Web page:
Gradually the term accompanist is being replaced with the politically correct collaborative pianist or simply, pianist. Some schools still offer accompanying classes or degrees, but invariably they are taught by collaborative pianists. Most working pros prefer to be called pianists, but they aren’t too fussy about labels. Pianist Kathy Olsen says, “Title is not important. Treatment is everything. One of my dearest friends and colleagues, Ruth Golden, a teacher and former soprano at the NYCO, calls us ‘The Ladies and Gentlemen of the Keyboard.’ I think that has a nice ring.”
What should today’s singers expect from their pianists? New York City pianist Ronald Land believes that the pianist should know the music and languages “as well as or better than the singer” and should be able to forecast any option the singer may take. “Some of the pianists with whom singers most like to work are not always the best ‘keyboardists’ (although some are, indeed), but they provide the singer with a secure feeling that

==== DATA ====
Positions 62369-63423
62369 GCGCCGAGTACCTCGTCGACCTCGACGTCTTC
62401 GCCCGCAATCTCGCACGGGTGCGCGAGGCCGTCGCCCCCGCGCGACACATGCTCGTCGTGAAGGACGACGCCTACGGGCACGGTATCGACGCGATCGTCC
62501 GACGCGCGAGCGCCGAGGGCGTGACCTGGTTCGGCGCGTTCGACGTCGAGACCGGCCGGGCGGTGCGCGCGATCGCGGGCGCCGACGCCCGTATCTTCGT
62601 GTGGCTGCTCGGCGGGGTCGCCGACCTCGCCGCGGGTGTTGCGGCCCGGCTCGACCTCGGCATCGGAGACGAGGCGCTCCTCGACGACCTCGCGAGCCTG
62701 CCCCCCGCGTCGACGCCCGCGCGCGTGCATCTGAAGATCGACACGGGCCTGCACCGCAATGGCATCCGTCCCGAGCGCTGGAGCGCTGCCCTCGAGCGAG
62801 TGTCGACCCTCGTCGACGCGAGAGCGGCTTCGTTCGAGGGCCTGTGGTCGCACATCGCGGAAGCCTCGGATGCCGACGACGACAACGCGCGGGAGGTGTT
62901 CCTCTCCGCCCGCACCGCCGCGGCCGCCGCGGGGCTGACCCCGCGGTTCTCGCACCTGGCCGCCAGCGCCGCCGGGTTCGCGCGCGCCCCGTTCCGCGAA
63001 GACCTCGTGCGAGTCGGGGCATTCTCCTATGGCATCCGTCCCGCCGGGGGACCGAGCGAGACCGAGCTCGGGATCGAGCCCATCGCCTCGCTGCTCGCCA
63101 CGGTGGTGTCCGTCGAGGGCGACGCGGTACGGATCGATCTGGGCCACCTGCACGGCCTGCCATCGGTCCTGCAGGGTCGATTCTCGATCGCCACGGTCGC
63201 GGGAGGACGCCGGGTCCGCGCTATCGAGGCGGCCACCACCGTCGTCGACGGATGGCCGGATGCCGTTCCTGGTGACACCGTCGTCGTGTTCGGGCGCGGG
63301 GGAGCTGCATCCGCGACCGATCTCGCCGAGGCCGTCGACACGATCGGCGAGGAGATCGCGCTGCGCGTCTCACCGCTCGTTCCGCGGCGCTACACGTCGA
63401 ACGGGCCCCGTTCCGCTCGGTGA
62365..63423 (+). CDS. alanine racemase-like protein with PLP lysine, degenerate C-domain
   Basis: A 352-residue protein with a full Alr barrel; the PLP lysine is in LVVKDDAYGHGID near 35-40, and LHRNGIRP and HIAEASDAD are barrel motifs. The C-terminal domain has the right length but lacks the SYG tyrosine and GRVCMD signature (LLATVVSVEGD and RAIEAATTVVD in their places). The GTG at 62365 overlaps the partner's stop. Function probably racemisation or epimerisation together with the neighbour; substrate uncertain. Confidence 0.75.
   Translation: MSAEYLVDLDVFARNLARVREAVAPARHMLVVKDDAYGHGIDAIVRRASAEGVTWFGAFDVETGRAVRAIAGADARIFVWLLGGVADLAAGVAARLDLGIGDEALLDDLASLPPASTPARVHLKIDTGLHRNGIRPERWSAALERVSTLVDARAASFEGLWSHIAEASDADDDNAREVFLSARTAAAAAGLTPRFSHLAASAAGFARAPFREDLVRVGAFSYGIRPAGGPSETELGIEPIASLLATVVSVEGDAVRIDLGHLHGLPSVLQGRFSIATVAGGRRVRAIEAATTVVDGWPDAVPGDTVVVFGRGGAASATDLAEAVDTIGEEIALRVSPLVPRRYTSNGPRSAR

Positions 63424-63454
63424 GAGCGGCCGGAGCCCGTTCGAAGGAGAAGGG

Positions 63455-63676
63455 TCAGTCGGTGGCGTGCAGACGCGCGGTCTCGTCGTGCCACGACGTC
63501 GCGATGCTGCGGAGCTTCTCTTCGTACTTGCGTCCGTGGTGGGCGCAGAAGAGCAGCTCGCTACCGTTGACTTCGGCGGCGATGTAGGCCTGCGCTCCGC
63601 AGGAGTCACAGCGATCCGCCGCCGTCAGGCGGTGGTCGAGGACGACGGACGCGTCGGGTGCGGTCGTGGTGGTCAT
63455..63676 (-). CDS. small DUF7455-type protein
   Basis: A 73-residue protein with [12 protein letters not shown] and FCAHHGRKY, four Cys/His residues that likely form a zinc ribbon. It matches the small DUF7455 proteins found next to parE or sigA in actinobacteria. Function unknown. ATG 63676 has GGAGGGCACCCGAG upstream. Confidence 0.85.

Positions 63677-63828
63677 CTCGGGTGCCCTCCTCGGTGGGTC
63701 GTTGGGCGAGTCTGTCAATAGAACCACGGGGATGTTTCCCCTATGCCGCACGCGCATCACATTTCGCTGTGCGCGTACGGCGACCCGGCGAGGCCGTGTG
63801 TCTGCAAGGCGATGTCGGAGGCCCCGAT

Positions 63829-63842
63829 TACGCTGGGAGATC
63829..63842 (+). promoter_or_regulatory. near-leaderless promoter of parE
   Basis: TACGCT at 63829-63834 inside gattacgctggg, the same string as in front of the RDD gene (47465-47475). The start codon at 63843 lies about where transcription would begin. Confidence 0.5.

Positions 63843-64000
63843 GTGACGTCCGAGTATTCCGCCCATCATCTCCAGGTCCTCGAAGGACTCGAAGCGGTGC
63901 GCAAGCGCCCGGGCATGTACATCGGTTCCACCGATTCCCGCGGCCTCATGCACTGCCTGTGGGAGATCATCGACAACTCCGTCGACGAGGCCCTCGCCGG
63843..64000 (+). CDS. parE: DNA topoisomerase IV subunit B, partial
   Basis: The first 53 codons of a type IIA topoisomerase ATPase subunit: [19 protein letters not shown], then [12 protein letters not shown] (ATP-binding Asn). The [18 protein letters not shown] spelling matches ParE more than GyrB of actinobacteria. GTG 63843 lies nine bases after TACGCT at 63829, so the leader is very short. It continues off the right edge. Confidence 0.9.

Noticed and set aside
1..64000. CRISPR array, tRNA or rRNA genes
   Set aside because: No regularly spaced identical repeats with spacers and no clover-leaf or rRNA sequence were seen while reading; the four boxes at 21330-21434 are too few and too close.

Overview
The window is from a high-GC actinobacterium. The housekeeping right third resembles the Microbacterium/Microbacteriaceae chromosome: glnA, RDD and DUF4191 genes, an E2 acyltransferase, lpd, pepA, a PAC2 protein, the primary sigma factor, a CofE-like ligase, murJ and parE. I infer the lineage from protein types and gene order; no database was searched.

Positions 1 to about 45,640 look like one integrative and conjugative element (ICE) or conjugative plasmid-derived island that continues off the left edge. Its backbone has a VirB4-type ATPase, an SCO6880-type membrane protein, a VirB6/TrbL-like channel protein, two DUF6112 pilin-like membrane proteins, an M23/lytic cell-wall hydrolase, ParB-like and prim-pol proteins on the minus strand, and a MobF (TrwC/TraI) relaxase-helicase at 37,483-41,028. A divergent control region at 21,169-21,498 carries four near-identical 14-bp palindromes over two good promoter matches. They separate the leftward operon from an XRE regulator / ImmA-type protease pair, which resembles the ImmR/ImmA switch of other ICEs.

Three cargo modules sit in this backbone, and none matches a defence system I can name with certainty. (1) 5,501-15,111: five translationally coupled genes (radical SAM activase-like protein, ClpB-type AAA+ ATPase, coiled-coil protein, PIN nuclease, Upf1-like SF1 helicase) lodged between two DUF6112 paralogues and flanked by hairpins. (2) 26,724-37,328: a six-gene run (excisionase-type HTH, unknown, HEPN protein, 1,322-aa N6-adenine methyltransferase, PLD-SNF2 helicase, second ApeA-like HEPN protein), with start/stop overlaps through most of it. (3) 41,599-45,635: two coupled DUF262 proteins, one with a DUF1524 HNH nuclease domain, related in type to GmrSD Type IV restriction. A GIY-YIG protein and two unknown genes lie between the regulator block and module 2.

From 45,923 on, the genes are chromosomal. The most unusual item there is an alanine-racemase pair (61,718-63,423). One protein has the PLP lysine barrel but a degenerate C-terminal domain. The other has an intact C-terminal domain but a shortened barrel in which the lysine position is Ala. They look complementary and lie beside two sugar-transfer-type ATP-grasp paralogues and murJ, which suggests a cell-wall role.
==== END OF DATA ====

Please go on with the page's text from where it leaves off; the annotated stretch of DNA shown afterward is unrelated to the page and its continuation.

allows them to commit to being their best at any given time. I’m there to help them sing their best—not foster an agenda of my own.” Kathy Olsen, who may play more vocal auditions than any other NYC pianist, agrees: “I am not hired to make an independent musical statement. When I notice a pianist in an opera audition, it is usually not for a positive reason. My sole purpose is to accompany the singer.” Land says, “Any influence a pianist has on a singer’s interpretation comes in a rehearsal or coaching situation only—once it is time to make the music happen, it’s all about the singer.” Coach/conductor Timothy Lindberg believes that it is essential to define the relationship between singer and pianist: “Coach? Repetiteur? Accompanist? Each has different duties for the pianist and I expect a singer to have a clear goal for any given session. I am there to focus on the singer’s needs for that hour—closed door and telephone shut off.” Richard Shore, a Colorado-based coach with a Doctorate in Collaborative Piano from Boston University, believes that the most empathetic collaborative pianists have had some vocal training: “If you are going to play for singers, you need to do some singing.”